It is, however, ideal for working on those extra thick fabrics. In fact, here in South Florida, this particular model is the favorite among sail boat owners and professional repair shops for carrying on board to repair sails. If you don’t have a sailboat, you can also use it to work on any project that involves extra thick heavy duty fabrics.

Alphasew PW 200

Alphasew PW 200

Consew 206RB-5 – This machine is truly for the person who is not faint of heart. With a sewing speed of up to 3300 stitches per minute, it flies through any sewing project you can imagine. The one thing anyone who attempts to use this machine to remember is that they cannot rely upon the users’ manual to help them if there is a question.

Every Consew machine that I have reviewed thus far comes with a manual that is written by people for whom English is definitely not a first language. I have been extremely disappointed by the phenomenal number of spelling and grammatical errors in the manuals produced by this company.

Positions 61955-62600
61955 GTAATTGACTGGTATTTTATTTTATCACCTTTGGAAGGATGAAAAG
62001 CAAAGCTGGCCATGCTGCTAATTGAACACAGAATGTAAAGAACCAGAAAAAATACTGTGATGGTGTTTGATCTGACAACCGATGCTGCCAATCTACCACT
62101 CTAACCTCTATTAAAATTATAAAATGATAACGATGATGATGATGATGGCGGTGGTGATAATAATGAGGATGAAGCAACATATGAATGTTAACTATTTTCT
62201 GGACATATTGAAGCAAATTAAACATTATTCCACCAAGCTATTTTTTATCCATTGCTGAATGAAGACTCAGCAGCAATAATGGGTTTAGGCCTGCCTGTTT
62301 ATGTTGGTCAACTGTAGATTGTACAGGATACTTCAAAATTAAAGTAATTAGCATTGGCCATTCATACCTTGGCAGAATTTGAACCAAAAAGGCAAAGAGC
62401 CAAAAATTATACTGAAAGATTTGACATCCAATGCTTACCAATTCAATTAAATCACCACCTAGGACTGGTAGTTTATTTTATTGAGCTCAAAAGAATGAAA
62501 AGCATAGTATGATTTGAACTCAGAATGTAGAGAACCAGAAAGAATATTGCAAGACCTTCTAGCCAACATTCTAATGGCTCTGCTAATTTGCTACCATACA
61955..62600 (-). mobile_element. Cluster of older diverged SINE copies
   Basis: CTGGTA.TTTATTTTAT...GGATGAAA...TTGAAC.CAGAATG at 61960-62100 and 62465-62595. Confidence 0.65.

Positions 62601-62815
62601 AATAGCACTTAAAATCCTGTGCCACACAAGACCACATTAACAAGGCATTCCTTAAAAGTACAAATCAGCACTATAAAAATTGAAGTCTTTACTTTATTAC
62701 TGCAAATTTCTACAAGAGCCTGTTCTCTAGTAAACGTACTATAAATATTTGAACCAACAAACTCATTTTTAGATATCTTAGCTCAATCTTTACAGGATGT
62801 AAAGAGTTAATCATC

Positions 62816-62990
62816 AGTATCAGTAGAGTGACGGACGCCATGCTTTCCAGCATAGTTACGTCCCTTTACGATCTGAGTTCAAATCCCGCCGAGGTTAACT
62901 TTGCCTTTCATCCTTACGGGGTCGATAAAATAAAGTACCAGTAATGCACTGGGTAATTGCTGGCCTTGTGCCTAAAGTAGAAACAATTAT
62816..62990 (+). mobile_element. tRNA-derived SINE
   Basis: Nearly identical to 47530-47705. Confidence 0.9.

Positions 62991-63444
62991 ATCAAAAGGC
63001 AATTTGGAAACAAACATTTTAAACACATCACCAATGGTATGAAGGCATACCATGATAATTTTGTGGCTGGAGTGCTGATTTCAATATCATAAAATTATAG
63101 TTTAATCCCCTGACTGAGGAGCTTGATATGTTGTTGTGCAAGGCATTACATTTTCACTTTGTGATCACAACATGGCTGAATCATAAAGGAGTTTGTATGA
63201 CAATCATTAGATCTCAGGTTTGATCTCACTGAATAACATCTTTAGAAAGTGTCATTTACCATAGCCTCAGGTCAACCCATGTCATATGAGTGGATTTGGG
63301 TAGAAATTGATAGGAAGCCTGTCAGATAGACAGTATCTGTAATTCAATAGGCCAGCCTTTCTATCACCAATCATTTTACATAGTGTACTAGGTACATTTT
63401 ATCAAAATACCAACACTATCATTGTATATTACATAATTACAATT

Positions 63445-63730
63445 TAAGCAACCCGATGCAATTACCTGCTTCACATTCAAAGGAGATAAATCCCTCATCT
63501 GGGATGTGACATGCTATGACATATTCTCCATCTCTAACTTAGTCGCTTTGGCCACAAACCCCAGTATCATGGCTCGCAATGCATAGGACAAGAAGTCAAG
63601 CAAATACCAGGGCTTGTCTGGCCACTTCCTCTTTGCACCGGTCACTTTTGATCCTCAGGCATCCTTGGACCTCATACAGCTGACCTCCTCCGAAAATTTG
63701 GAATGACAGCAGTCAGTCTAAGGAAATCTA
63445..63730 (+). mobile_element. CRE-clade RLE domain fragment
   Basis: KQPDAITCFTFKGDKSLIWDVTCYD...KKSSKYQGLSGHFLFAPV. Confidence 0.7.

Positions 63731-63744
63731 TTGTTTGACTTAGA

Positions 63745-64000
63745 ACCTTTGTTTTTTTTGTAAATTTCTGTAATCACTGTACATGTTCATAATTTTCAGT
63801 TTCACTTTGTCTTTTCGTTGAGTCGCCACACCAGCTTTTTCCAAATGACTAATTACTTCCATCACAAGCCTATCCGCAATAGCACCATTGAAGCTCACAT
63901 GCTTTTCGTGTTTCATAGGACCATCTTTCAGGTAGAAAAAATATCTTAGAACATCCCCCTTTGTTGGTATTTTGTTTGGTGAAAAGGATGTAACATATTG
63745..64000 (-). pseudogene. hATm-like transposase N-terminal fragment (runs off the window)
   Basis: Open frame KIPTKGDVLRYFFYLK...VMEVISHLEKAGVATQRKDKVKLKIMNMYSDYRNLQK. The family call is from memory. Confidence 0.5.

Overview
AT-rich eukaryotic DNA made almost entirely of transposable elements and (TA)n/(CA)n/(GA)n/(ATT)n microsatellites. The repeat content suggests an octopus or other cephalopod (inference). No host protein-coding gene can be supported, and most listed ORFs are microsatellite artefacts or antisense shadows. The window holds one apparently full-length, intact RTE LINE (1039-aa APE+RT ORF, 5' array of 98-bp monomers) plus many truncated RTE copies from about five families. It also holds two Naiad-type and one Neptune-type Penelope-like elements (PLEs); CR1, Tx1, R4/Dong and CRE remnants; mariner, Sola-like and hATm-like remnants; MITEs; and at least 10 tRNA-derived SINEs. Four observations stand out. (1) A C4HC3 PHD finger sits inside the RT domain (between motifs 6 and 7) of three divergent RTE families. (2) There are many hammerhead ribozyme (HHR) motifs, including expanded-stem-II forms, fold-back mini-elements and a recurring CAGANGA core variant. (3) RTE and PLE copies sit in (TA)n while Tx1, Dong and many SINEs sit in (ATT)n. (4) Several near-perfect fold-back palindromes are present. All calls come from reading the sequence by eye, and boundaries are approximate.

If, however, you are well versed in the operation of a basic straight stitch only industrial sewing machine, you just might be very happy with this one. Aside from the speed, the most endearing feature of this particular machine is that it has a head that is shorter than many other industrial sewing machines while This may be a hindrance for some, it is also a desirable feature for the home sewer who is concerned with space.

Consew 206RB-5

Consew 206RB-5

34 Responses

  1. Lucy O'Sonnell

    I was hoping to see reviews of Janome 8200 8900 and have already read your review of the Aria. I hope to attend the Road to California on Jan.22 and wonder if your reviews of this machine might be available before then.

    Reply
    • Vernelle

      Hello, Lucy – Thank you for visiting Sewing Insight.

      If you click on the NAME of each machine in this listing, you will be taken directly to the review. Specifically, if you are interested in the Janome 8200 and 8900. You can read a full review of the 8200 by following this link http://www.sewinginsight.com/janome/janome-horizon-memory-craft-8200qc-review/.